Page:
Top 5 Real Life Literary Spots in London

August 7, 2015

London is a wonderful place to live or visit for many reasons; not least the opportunities to experience Britain’s incredible legacy of history and literature in one sprawling metropolis. Also it has Platform 9 ¾. Here are five spots in London where literary legends have left their mark.

The Keats House: In the northern area of Hampstead lies the beautiful and recently renovated house that Keats inhabited for a period of his short life. Not only is it the place he met Fanny Brawne, every poet’s dream girl-next-door, but it is reportedly under its plum tree that he wrote ‘Ode to a Nightingale’. The house occasionally hosts poetry readings and lectures which are worth keeping an eye out for.

The Charles Dickens Museum: Dickens lived in a variety of locations, but it is his house at 48 Doughty Street that has become a shrine to the memory of his literary genius. If pubs are more your literary scene than museums, The George in Southwark claims Charles as a regular patron; though to be fair to the museum, it holds nights that include gin tastings. To quote, ‘Lovers of literature and gin may look no further’ – sold.

The Globe: Reopened in 1997 and still the only building in London that is permitted to have a thatch roof, seeing Shakespeare performed at The Globe is one of the experiences it seems foolish to leave London without. I would suggest shelling out the extra pennies and getting a nice comfy seat though; I don’t think I’ve ever been to a performance where at least one person hasn’t succumbed to the exhaustion of standing through a production. This is especially pertinent for Hamlet (at a full running time of around 5 hours) and for Titus Andronicus (where the sheer amount of guts spilling into the crowd makes even the sturdiest weak at the knees).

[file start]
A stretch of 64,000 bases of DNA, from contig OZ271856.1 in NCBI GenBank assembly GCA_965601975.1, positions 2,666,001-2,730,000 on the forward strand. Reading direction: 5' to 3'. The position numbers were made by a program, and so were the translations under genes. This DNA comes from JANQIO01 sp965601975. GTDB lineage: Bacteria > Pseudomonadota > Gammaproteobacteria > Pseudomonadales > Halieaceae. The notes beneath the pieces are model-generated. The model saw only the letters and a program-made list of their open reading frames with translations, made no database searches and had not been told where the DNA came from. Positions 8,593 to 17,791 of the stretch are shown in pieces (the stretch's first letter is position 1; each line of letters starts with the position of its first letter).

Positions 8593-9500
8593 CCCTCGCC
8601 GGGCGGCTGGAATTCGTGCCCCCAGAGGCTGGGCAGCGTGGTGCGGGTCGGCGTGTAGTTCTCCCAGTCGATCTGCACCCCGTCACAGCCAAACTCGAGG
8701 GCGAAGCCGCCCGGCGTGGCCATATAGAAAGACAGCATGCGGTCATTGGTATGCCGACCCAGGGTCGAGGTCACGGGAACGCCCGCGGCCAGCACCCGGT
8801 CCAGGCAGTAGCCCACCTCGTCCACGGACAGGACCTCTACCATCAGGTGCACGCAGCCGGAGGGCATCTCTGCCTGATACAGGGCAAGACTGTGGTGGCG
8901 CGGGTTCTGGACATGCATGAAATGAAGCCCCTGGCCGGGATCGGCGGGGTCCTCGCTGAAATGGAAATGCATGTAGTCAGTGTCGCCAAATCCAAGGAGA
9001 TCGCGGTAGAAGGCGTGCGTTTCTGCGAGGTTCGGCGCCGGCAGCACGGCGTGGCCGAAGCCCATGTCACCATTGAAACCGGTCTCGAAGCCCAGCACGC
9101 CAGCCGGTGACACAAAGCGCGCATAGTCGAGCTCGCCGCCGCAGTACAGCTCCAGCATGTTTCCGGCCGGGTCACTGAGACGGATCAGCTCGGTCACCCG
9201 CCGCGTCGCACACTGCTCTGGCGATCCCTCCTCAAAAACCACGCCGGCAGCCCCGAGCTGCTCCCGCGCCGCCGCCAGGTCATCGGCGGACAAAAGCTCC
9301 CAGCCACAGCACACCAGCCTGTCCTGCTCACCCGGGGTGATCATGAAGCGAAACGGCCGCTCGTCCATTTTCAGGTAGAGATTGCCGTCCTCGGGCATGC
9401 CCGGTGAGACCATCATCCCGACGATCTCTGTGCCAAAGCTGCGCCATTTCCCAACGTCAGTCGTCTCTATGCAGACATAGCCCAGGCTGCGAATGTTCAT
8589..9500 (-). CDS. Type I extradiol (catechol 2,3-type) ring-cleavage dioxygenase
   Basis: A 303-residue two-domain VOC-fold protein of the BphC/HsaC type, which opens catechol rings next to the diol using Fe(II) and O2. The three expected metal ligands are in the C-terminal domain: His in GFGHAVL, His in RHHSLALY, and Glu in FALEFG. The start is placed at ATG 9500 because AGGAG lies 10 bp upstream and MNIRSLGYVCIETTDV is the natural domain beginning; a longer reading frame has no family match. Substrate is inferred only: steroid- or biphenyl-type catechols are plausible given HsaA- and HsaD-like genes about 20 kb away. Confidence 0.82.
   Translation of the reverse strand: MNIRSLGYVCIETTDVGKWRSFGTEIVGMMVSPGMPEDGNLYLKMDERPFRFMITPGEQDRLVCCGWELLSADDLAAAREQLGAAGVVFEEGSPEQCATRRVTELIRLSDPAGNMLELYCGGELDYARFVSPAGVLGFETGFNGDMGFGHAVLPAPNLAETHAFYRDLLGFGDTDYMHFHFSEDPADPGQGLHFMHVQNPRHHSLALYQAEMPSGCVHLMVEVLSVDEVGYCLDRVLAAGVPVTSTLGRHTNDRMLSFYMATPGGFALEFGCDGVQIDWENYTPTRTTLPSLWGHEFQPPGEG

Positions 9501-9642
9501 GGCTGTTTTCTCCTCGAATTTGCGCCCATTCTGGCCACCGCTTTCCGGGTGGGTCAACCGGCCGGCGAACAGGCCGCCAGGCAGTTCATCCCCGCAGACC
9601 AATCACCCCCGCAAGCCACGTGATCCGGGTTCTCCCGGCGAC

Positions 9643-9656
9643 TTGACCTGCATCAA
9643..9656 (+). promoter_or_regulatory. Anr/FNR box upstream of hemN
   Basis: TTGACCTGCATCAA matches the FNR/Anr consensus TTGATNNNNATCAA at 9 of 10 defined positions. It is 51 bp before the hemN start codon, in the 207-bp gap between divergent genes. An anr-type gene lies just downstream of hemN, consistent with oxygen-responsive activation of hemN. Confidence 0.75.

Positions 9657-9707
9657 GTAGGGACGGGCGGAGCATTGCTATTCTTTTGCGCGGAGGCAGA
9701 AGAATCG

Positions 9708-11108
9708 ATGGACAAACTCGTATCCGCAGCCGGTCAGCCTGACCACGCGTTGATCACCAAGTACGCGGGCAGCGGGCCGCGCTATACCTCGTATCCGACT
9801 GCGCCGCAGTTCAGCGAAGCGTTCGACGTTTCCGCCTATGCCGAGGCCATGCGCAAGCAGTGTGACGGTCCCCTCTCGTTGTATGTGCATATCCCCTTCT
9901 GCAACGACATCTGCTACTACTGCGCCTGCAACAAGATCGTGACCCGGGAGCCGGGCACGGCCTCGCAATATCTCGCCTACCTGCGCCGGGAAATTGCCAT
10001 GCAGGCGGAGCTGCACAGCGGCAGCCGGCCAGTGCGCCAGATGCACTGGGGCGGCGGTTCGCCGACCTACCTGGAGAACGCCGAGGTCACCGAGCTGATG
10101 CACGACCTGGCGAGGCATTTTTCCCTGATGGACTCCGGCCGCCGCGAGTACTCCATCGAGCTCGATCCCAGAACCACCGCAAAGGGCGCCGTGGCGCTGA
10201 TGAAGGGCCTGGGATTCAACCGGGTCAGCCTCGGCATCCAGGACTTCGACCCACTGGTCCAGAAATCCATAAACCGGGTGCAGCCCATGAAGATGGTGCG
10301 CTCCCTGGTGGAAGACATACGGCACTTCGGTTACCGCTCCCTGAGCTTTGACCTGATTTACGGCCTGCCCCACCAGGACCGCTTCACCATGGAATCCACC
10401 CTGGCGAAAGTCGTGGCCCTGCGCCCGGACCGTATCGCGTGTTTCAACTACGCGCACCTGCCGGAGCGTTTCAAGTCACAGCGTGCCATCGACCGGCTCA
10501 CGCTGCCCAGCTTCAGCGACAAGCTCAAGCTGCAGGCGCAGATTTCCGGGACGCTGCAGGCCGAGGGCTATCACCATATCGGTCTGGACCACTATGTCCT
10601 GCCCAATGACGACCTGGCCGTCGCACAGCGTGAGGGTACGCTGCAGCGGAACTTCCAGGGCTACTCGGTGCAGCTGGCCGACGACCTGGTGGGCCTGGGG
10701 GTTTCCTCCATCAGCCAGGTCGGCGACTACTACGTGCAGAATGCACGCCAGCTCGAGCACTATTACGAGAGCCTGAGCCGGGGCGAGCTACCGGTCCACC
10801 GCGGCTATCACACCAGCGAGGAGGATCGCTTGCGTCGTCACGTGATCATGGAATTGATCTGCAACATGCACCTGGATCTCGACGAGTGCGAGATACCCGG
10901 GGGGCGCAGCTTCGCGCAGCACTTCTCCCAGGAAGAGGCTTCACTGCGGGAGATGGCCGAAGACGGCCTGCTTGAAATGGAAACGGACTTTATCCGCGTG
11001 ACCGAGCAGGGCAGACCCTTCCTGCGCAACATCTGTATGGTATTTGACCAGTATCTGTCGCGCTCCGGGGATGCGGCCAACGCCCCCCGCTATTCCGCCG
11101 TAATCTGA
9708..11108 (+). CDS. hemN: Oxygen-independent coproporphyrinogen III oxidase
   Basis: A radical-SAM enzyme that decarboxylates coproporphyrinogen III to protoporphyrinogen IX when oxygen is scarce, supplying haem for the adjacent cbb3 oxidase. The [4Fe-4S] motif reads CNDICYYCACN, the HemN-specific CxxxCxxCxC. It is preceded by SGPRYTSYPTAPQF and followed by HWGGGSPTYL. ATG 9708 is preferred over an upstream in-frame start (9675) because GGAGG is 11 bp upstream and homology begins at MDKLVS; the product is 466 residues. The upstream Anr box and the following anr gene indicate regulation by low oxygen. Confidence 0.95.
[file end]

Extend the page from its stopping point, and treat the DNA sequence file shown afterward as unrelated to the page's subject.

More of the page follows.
Bloomsbury: It is possible to argue that no area of London is more synonymous with English literature over the past 100 years than the area of Bloomsbury. This is mainly to do with the synonymous Bloomsbury Group, who boasted among its ranks the likes of Virginia Woolf, E. M. Forster and John Maynard Keynes. The area is littered with blue plaques proclaiming the importance of the area; other notable literary residents in the area have been J.M. Barrie, Charles Dickens and W.B. Yeats.

Westminster Abbey: A little gloomy perhaps, but what bookish list would be complete without a short stop off at the resting place of some of our literary greats. Poets’ Corner in Westminster Abbey contains (literally) the crème-de-la-crème of the western literary canon. In a tradition started by Chaucer and continued by Tennyson, Browning and Hardy, the greatest compliment a writer could gain is to join the boys club in possibly the most famous corner-of-a-church in the world.


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